Later in the week, Craig said she was "very surprised" by the mayor's statement concerning the use of the trust money. "The expendable trust, the aldermen can't touch that, but certainly I'm in favor getting as many teachers as possible in the classroom," she said.
Gatsas said the proposal to use the trust money wasn't exactly new; he's made it verbally, but not in the ink of his budget, he said.
"If we have the ability to reduce class sizes, that's what we should do. It's that high a priority," he said. "And the highest priority is we make sure we get the technology piece done."
The idea behind forming the joint education committee panel last year was to facilitate communication between the aldermen and the school board - and members of both boards learned something new last week. The track at Livingston Park is in such a state of disrepair that is can no longer be used for school track meets.
"It's unfortunate; Livingston is a new track, and it's already unusable," Ward 1 school board member Sarah Ambrogi said.
Ward 8 board member Erika Connors said there's a problem with tree roots under the track and that it would cost about $120,000 to repair. Good to know.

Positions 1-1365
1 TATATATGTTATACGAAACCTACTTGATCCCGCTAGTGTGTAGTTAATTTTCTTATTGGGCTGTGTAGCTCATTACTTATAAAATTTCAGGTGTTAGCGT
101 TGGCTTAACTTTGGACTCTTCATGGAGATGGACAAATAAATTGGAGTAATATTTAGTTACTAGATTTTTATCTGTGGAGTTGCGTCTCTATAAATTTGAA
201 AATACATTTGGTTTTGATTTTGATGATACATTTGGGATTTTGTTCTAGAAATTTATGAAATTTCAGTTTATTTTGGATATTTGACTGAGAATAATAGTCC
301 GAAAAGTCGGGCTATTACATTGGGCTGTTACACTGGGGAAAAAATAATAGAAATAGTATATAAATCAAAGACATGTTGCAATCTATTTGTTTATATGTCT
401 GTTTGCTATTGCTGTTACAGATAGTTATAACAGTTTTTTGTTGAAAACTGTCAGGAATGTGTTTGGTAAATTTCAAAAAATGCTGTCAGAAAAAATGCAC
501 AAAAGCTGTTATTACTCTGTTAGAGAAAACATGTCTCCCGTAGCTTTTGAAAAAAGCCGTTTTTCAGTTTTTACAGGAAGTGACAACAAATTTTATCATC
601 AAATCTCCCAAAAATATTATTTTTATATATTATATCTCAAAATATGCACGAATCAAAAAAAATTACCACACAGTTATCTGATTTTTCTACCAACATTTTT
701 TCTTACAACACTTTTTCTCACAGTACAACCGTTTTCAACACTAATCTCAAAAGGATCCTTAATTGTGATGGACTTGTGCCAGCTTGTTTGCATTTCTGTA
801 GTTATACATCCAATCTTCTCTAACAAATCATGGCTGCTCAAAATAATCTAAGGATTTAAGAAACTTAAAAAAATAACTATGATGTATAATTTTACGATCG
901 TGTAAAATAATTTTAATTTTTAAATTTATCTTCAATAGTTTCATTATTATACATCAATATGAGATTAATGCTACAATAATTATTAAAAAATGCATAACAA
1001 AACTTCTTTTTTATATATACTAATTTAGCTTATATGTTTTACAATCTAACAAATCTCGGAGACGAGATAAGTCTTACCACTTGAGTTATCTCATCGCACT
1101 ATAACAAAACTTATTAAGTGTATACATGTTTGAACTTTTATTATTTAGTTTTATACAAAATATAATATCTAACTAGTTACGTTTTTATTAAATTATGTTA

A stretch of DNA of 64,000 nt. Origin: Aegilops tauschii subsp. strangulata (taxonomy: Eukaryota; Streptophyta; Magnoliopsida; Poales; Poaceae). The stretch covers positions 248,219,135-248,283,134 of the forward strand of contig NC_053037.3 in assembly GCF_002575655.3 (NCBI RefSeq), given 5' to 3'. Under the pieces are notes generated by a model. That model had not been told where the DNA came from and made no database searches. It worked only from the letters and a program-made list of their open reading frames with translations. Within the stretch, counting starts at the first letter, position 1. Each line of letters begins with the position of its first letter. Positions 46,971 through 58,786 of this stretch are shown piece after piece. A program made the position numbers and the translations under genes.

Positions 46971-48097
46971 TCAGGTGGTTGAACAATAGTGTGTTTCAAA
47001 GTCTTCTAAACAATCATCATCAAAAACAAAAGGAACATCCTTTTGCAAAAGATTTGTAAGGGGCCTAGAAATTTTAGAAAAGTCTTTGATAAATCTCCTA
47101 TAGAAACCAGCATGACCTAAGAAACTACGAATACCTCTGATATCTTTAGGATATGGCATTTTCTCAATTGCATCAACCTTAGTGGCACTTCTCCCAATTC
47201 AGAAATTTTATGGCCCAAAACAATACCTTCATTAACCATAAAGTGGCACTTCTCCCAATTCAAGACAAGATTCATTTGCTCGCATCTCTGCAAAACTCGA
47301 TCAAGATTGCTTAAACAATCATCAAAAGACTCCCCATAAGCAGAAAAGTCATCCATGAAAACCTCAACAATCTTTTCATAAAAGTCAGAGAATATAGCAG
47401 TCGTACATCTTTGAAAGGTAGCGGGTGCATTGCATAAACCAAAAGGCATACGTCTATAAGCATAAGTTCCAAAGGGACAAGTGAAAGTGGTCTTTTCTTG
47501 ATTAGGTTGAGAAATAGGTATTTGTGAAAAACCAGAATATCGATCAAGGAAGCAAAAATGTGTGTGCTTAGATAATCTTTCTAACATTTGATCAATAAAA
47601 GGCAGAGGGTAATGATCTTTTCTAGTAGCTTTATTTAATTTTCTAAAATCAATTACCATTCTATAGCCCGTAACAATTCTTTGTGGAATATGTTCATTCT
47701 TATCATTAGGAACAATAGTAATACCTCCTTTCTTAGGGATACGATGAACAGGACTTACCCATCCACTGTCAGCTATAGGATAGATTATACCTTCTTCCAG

On Tuesday, the top brass from eight city departments appeared before the aldermen for a budget hearing, and as it stretched into its seventh hour, one wonders whether some of the officials thought it ironic that the aldermen were lecturing them about efficiency.
It came as no surprise that the departments were concerned about their proposed budgets for the next fiscal year, particularly the fact that the severance account was left unfunded.
But there were some refreshing ideas put forward about how departments could generate more revenue. The Fleet Management Department's new garage, for example, could be used to service the vehicles of neighboring municipalities. Or the police, rather than arresting people for disorderly conduct, could in some circumstances write tickets for city violations. Then the fines would go to city coffers, not the state.
Generally speaking, the response from the weary department heads was, "We'll get back you on this."
American Medical Response, the city's designated emergency ambulance company, has certainly taken its hits in the aldermanic chambers. The company has been dogged by complaints over its billing practices, and the aldermen are considering putting the ambulance contract out to bid in the coming weeks.
But AMR received a standing ovation ahead of Monday's school board meeting. The company donated $9,000 to enable the three high schools' DECA teams to attend the national conference in California at the end of the month.
Three oversized checks were presented to representatives of the DECA teams, which focus on business and marketing skills.
Gatsas said he didn't think the move was calculated for public relations. "I think they're just looking to be good corporate citizens," he said.
Ted Siefer may be reached at firstname.lastname@example.org. Follow him on Twitter @tbsreporter.